During our most recent visit to New Zealand we had the opportunity to drive through the village of Burkes Pass as we were returning from Mount Cook National Park. We arrived at Burkes Pass late in the day after the shops had closed, but still thoroughly enjoyed our colourful ‘visit back in time’.
NOTE: Click on images to enlarge.
It would have been great to talk to the owners of this unique display of eclectic items, and the small collection of retail shops – I’m sure they would be very creative folks!
As my wife and I strolled the grounds we were almost overwhelmed with the diversity of the items on display.
There were some interesting examples of re-purposed items like the table made by incorporating the front end of a Morris.
There were also some examples of Kiwi humour.
During our brief visit some heavy storm clouds were approaching which caused us to rush our explorations somewhat.
Burkes Pass is one of those unique locations where one’s eye cannot help but be attracted to all kinds of unusual items, shapes, and combinations of colours.
Part of the challenge when composing photographs in this kind of almost over-stimulating environment is to find specific shooting positions and fields-of-view to try to direct a viewer’s eye in an image. Adjusting the distance of your camera from the ground can be an important consideration when framing images.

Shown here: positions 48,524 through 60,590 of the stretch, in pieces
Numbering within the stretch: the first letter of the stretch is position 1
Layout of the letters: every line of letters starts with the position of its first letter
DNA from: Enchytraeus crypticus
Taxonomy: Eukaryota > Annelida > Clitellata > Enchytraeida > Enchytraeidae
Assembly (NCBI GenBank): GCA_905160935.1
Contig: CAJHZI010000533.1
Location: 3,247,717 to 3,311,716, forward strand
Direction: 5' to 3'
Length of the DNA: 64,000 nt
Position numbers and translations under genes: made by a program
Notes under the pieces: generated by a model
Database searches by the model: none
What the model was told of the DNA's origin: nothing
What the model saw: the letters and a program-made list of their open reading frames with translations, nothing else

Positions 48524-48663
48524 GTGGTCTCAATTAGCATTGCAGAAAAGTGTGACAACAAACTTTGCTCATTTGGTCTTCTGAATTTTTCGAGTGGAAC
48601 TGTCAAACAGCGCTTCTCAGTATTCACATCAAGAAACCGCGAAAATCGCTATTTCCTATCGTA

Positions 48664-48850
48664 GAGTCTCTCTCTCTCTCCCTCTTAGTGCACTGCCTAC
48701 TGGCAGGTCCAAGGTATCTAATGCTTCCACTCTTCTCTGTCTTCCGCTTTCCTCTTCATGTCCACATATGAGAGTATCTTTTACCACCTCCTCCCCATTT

Zoom lenses that provide a wide range of focal lengths like my 1 Nikon 10-100mm f/4-5.6 (efov 27-270mm) are often panned by many photographers due to optical quality trade-offs.
For this kind of subject matter I found the 1 Nikon 10-100mm to be ideal because of its focal length flexibility.
If you ever find yourself on the South Island of New Zealand driving along Highway 8 between Tekapo and Fairlie, a stop in the village of Burkes Pass is well worth it!
All photographs were captured using Nikon 1 gear as per the EXIF data. All images were produced from RAW files using my standard process of DxO PhotoLab, CS6 and the Nik Collection.
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